I know one place in the northern part of the state where I camped for a while in the summer, and I went to the school and talked to the teachers. They are using school books which have been passed down from one child to another. They have practically no books outside of the textbooks. The children in the district are so poor and some of them so pathetic that I suppose the struggle to live has been so great you could not think much about what you fed the mind, but I came away feeling that right there, in one of the biggest and richest states in the country, we had a big area that needed books and needed libraries to help these schools in the education of the children, and, even more, to help the whole community to learn to live through their minds.
But as I sat here I fear that I have thought a good deal about the fact that there are so many places in the United States that have no libraries and that have no way of getting books. What the libraries mean to the nation is fairly obvious to all of us, especially to those who are here this evening.
We know that without libraries, without education, which is based largely on libraries, we cannot have an educated people who will carry on successfully our form of government, and it seems to me that what we really are interested in is how we can make this country more conscious of what it has not got, because we do pat ourselves on the back for the things that we have and that we do.
I was looking over some maps which were sent to me and I longed to have these maps very much enlarged and put up in many, many places throughout this country, because I do not think that many people know how many states do not spend more than ten cents per capita for library books a year, and how many states have large areas, particularly rural areas, where one cannot get books.
One of the things that I have been particularly grateful for in the years of the depression—and, of course, I think, sad as it has been, we have some things to be grateful for—is that we have discovered so many things that we had not known before.
These facts have come to the knowledge of a great many people who had simply passed them by before, because they did not happen to think about them, and one of these things, that we used to be able to hide, is the areas of the country which are not served in any way by libraries.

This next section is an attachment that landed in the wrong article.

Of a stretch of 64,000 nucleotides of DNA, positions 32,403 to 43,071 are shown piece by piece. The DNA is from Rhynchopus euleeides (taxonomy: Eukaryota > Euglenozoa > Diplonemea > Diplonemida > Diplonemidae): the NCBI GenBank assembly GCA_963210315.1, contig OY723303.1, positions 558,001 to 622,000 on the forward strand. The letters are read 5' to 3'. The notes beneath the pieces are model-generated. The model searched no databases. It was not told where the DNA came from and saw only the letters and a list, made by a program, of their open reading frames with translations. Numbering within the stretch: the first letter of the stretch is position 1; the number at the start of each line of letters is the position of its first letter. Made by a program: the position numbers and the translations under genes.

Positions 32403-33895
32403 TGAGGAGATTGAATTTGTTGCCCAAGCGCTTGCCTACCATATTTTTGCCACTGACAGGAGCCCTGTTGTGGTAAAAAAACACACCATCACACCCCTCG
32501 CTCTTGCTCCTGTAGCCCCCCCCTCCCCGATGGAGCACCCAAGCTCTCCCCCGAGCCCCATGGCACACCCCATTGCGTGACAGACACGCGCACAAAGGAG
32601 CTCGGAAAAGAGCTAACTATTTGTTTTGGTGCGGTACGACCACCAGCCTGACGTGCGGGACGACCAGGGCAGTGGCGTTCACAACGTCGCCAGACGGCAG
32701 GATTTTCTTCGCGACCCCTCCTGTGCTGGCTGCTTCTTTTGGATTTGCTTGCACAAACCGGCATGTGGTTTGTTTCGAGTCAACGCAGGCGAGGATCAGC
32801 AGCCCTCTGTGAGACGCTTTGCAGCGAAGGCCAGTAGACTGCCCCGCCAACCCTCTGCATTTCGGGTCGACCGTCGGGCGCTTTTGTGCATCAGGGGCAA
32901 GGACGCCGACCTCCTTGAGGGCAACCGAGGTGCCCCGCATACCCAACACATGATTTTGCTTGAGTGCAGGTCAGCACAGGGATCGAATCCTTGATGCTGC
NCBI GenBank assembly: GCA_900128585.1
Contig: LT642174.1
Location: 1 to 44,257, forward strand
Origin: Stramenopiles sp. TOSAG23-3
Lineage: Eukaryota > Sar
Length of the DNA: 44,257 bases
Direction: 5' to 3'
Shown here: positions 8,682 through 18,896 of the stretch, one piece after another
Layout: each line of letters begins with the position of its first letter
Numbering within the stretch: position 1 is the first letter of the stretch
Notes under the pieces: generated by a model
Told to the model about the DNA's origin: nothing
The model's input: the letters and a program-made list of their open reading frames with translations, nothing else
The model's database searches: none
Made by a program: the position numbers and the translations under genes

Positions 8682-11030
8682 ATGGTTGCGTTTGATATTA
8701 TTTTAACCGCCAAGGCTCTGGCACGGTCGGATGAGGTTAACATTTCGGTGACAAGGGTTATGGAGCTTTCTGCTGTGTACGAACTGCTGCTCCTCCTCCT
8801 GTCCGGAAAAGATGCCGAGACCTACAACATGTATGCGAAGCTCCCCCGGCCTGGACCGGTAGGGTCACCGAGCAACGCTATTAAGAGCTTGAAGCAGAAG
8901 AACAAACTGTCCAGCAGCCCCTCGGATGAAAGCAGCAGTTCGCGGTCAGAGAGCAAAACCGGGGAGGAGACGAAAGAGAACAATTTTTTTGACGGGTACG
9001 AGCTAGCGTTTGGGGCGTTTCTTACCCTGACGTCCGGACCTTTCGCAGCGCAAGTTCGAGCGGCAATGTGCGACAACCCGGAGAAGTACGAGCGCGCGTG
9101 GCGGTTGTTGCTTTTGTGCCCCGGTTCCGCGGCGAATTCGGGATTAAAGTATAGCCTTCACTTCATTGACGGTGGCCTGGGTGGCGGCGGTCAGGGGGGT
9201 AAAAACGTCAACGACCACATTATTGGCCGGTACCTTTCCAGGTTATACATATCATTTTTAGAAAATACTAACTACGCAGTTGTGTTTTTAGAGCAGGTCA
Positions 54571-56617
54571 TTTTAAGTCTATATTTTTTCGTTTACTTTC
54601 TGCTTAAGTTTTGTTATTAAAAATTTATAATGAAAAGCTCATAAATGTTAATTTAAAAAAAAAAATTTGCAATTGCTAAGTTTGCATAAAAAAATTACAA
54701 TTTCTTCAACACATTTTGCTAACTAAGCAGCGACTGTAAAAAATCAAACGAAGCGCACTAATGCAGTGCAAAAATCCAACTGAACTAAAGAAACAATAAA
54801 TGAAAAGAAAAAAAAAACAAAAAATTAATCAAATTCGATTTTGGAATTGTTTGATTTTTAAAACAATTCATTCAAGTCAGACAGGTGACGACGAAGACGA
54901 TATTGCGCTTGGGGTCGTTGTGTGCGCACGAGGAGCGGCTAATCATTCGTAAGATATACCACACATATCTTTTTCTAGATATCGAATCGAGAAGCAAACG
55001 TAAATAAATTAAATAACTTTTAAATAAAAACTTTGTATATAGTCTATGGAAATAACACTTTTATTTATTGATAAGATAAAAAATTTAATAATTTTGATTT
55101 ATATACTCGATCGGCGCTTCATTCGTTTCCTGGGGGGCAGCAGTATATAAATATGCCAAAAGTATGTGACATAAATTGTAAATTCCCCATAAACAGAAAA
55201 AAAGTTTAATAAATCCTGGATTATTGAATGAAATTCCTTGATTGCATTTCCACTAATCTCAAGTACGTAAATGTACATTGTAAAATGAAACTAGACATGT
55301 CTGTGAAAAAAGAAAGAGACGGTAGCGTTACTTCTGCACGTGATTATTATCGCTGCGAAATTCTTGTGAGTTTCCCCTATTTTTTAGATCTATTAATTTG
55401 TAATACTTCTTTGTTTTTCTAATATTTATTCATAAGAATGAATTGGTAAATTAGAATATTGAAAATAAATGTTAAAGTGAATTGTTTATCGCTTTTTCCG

I have seen photographs, for instance, of girls going out on horseback with libraries strapped on behind them, taking books to children and grown people in places that have been without libraries.
We know a good deal about Mrs. I have lived a great deal in the country, in a state which prides itself in spending much money on education, and I am quite sure that some people think there is no lack of education and no lack of library facilities, and sometimes I long to take people and let them see some of the back country districts that I know, in New York State.
I know one place in the northern part of the state where I camped for a while in the summer, and I went to the school and talked to the teachers. They are using school books which have been passed down from one child to another.
They have practically no books outside of the textbooks. The children in the district are so poor and some of them so pathetic that I suppose the struggle to live has been so great you could not think much about what you fed the mind, but I came away feeling that right there, in one of the biggest and richest states in the country, we had a big area that needed books and needed libraries to help these schools in the education of the children, and, even more, to help the whole community to learn to live through their minds.
We are doing a tremendous amount through the home economics colleges to help people to learn how to live in their homes, to better their standards of material living. We have got to think in exactly the same way about helping them to live mentally and to attain better standards, and we can do it only through the children.
We can do ground work with the children; we must begin with them; but we have got to do a tremendous amount with the older people. I had a letter the other day which was pathetic.
It was from a man who said he was 74 years old. He wrote to ask me to see that the adult education classes in that particular community were not stopped, because it had meant so much to him to learn to read. He did not think that I could understand what it meant never to have been able to understand a word on the printed page.
My next door neighbor is 81 and he learned to read last winter, and it has just made life over for us. We have come a long way.Answer to Which sentence in this excerpt from Eleanor Roosevelt's speech "What Libraries Mean to the Nation" is an emotional appeal to the audience?
What Libraries Mean To the Nation A Speech by: Eleanor Roosevelt The speech I will be presenting is titled “What Libraries Mean to the Nation.” It was given by Eleanor Roosevelt on April 1st, at the District Of Columbia Library Association Dinner.
Many speeches where given at this event a few topics include The Library of Adult. Additional Physical Format: Print version: Roosevelt, Eleanor, What libraries mean to the nation.
[Chicago, Published for the District of Columbia library Association by the American library Association, ]. Aug 27, · Have fun with Eleanor Roosevelt! Watch this Eleanor Roosevelt Cartoon for Kids - Duration: Educational Videos for Students (Cartoons on Bullying, Leadership & More) 40, views.
What Libraries Mean To The Nation by Eleanor Roosevelt First Lady of the United States.
April 1, - Address At The District Of Columbia Library Association Dinner. plombier-nemours.com nation has done much work to establish libraries and to improve the education system and the standard of living of its people.
plombier-nemours.com need to improve the education system so that more people get the opportunity to read and enhance their knowledge.5/5(1).